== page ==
Valérie LEGOUT, head of research at the Jérôme Lejeune Foundation, is taking stock on research on rare diseases.
“Rare diseases are at the heart of research at the Jérôme Lejeune Foundation. In 2013, over 45 scientific research files received a 30 000€ fund per file. This represents a total of over 13 million euros dedicated to research throughout the world. Out of the 45 files, 26 deal with rare diseases (in addition to the files on Down Syndrome).
Before speaking more specifically about the research projects promoted by the Foundation, it is important to be reminded that there has been a true revolution in scientific research these past years.
Technique can be quoted as the first major evolution. The mechanisms of exploration have been considerably improved; on a computer level as well as on a biological and engineering one. Mathematical calculation has also made a lot of progress: the time when simple tests were carried out is long gone and we are far past microscope analysis. Let’s take the analysis of the genome as an example; it is a very elaborate technology which demands technical training before one can use the machines but one must also be trained in order to be able to exploit and analyse the results so as to be capable of replacing them in the patients’ context. The research programmes are the fulfilment of transversal work bringing together statistics, mathematicians, biologists and epistemologists, geneticists and clinicians. As many specificities for one single examination requires more and more versatility and competences.
The second revolution is the cost of research. It is also constantly decreasing: it has been estimated that genome sequencing of a person coast 1.7 billion euros in 2003. Thanks to progress its cost has currently gone down to 700€! There is therefore tremendous hope for the comprehension and the possibilities of analysis of rare genetic illnesses.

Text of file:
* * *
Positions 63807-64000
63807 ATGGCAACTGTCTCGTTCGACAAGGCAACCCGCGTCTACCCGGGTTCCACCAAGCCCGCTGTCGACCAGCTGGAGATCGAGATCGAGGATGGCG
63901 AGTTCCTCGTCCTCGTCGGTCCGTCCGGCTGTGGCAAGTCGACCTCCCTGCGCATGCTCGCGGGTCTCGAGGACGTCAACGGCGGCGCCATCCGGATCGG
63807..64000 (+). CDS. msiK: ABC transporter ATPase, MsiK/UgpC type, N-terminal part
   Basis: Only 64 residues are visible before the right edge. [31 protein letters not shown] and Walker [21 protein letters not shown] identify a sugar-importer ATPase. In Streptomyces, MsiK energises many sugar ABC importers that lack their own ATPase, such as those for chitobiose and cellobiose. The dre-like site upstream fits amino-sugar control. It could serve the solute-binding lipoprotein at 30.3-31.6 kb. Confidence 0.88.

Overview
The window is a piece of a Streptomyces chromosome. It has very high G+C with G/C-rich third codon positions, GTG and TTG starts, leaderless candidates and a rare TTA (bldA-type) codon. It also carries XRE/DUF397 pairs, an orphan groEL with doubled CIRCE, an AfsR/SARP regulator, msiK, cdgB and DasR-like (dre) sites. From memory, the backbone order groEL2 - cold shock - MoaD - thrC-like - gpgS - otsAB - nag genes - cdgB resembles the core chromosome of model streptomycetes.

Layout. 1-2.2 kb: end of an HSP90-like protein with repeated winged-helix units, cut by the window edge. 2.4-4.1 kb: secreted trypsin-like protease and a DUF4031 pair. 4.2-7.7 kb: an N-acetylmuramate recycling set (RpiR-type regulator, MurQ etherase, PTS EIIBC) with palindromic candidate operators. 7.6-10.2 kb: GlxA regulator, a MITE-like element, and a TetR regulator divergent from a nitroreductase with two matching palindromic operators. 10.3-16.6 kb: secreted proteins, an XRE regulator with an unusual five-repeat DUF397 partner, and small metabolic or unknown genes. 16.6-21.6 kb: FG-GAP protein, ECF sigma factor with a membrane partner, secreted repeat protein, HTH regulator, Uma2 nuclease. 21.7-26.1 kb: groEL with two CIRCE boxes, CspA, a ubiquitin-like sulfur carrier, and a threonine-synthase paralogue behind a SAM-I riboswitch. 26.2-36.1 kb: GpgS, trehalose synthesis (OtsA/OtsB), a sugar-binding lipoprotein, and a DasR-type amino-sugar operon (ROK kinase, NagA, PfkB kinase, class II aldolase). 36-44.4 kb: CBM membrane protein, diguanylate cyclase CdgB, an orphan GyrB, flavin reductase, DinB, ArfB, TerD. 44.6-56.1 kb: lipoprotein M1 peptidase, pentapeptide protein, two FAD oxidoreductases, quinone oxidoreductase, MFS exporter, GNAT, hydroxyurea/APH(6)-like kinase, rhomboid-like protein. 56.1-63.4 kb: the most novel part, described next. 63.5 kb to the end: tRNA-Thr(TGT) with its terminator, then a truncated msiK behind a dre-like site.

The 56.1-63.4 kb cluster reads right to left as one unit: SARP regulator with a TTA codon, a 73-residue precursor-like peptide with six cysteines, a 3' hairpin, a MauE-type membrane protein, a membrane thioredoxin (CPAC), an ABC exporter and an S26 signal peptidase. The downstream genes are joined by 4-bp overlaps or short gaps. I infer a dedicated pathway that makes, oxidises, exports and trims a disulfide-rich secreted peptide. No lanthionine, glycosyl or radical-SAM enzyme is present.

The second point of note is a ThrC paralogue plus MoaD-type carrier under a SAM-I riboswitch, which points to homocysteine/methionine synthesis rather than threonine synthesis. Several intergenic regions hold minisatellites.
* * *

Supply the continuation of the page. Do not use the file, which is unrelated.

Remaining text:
The conjunction of both these factors gives research a lot of hope: we are faced with an exponential growth in discoveries and comprehension of genetic mechanisms. There has never been so much progress made as during these past five years!
In this context and since the beginnings of the Foundation, the research projects on rare diseases are of crucial importance to the Foundation! I would like to go over the importance for the Foundation of supporting research projects by giving them subventions: we select the projects that explore the scientific hypothesis which will help to better understand the general knowledge of a pathology or of a particular mechanism.
Certain rare diseases are greatly important on a scientific point of view as they enable scientists to better understand other diseases because of similar or opposite mechanisms. Thus, by studying rare diseases, our knowledge on other diseases is reinforced and the possibility of finding a treatment greater.
Thus, during the selection for research projects, it is necessary that the project explores the genetic intellectual diseases by describing the hypothesis and the various validation or invalidation steps of these hypothesis.
Two examples, one of which resulted in the CBS in 2013. The Cbs is an enzyme present in neurons, and which overexpresses in certain rare genetic diseases as in Down Syndrome. This overexpression of the CBS could party explain intellectual retardation. The Foundation partly funded the research work in order to confirm or infirm this hypothesis. Researchers managed to create a mouse which caused the CBS enzyme to overexpress: a remarkable exploit! It was then necessary to carry out tests in order to evaluate the mice in environment, to be able to determine the impact of the overexpression of this enzyme. This enabled the researchers to confirm the hypothesis and demonstrate the importance of the CBS as being one the causes of intellectual disability: this was communicated during a European congress on genetics in 2013. This important contribution was the object of a special distinction in November 2013 during the international Sisley-Jérôme Lejeune Award ceremonial given to Yann Hérault, author of this discovery.
Currently the Foundation is funding a research programme on diseases associated to anomalies of the metabolism due to vitamin B12: by understanding the consequences and perspectives of the vitamin B12’s influence in rare genetic diseases, these studies will enable all researchers to access a more global understanding of all people, ill or not. This study will enable researchers to better understand the mechanisms which still remain unknown and will probably help to ameliorate the quality of life and health of many people.
That is where the whole interest of developing research on rare diseases lies. And in order to do so, the Foundation needs your attention and support to fund research.”